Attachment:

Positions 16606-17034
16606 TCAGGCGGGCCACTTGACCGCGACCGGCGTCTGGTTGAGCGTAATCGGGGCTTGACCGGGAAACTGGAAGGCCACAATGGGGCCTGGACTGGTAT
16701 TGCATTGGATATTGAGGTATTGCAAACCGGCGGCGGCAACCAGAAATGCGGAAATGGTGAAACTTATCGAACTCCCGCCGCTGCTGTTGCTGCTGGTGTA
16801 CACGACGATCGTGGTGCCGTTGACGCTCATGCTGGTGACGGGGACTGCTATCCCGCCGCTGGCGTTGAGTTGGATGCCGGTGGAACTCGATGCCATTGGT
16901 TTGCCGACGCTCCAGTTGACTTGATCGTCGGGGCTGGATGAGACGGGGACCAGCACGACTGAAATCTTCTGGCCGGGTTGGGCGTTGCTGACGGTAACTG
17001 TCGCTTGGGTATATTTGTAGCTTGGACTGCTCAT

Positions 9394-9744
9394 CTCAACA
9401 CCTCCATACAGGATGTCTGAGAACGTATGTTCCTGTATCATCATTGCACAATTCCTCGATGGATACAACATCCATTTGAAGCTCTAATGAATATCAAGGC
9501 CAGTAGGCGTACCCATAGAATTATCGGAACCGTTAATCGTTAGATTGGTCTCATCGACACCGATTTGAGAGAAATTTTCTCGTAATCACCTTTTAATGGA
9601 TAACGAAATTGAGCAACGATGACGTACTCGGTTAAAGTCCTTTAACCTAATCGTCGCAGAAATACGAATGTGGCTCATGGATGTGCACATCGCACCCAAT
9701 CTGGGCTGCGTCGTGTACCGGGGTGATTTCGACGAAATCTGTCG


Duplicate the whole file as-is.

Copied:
Positions 16606-17034
16606 TCAGGCGGGCCACTTGACCGCGACCGGCGTCTGGTTGAGCGTAATCGGGGCTTGACCGGGAAACTGGAAGGCCACAATGGGGCCTGGACTGGTAT
16701 TGCATTGGATATTGAGGTATTGCAAACCGGCGGCGGCAACCAGAAATGCGGAAATGGTGAAACTTATCGAACTCCCGCCGCTGCTGTTGCTGCTGGTGTA
16801 CACGACGATCGTGGTGCCGTTGACGCTCATGCTGGTGACGGGGACTGCTATCCCGCCGCTGGCGTTGAGTTGGATGCCGGTGGAACTCGATGCCATTGGT
16901 TTGCCGACGCTCCAGTTGACTTGATCGTCGGGGCTGGATGAGACGGGGACCAGCACGACTGAAATCTTCTGGCCGGGTTGGGCGTTGCTGACGGTAACTG
17001 TCGCTTGGGTATATTTGTAGCTTGGACTGCTCAT

Positions 9394-9744
9394 CTCAACA
9401 CCTCCATACAGGATGTCTGAGAACGTATGTTCCTGTATCATCATTGCACAATTCCTCGATGGATACAACATCCATTTGAAGCTCTAATGAATATCAAGGC
9501 CAGTAGGCGTACCCATAGAATTATCGGAACCGTTAATCGTTAGATTGGTCTCATCGACACCGATTTGAGAGAAATTTTCTCGTAATCACCTTTTAATGGA
9601 TAACGAAATTGAGCAACGATGACGTACTCGGTTAAAGTCCTTTAACCTAATCGTCGCAGAAATACGAATGTGGCTCATGGATGTGCACATCGCACCCAAT
9701 CTGGGCTGCGTCGTGTACCGGGGTGATTTCGACGAAATCTGTCG